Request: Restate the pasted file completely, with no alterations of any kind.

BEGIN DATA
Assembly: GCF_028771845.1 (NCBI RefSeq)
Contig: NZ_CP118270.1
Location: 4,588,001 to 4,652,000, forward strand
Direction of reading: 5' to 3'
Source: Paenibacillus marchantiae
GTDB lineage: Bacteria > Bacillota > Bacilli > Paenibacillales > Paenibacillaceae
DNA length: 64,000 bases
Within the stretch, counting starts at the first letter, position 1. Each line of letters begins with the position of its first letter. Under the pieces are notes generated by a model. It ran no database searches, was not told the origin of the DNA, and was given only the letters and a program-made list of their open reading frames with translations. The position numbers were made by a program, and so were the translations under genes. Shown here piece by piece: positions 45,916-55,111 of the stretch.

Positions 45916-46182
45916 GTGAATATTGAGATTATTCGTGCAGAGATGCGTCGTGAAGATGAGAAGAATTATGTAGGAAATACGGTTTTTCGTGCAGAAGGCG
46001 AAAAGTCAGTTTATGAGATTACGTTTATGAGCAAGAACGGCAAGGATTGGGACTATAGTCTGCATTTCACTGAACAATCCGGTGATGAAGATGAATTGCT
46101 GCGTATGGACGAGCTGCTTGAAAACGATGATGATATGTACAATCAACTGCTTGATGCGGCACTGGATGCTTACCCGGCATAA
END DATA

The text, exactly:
Assembly: GCF_028771845.1 (NCBI RefSeq)
Contig: NZ_CP118270.1
Location: 4,588,001 to 4,652,000, forward strand
Direction of reading: 5' to 3'
Source: Paenibacillus marchantiae
GTDB lineage: Bacteria > Bacillota > Bacilli > Paenibacillales > Paenibacillaceae
DNA length: 64,000 bases
Within the stretch, counting starts at the first letter, position 1. Each line of letters begins with the position of its first letter. Under the pieces are notes generated by a model. It ran no database searches, was not told the origin of the DNA, and was given only the letters and a program-made list of their open reading frames with translations. The position numbers were made by a program, and so were the translations under genes. Shown here piece by piece: positions 45,916-55,111 of the stretch.

Positions 45916-46182
45916 GTGAATATTGAGATTATTCGTGCAGAGATGCGTCGTGAAGATGAGAAGAATTATGTAGGAAATACGGTTTTTCGTGCAGAAGGCG
46001 AAAAGTCAGTTTATGAGATTACGTTTATGAGCAAGAACGGCAAGGATTGGGACTATAGTCTGCATTTCACTGAACAATCCGGTGATGAAGATGAATTGCT
46101 GCGTATGGACGAGCTGCTTGAAAACGATGATGATATGTACAATCAACTGCTTGATGCGGCACTGGATGCTTACCCGGCATAA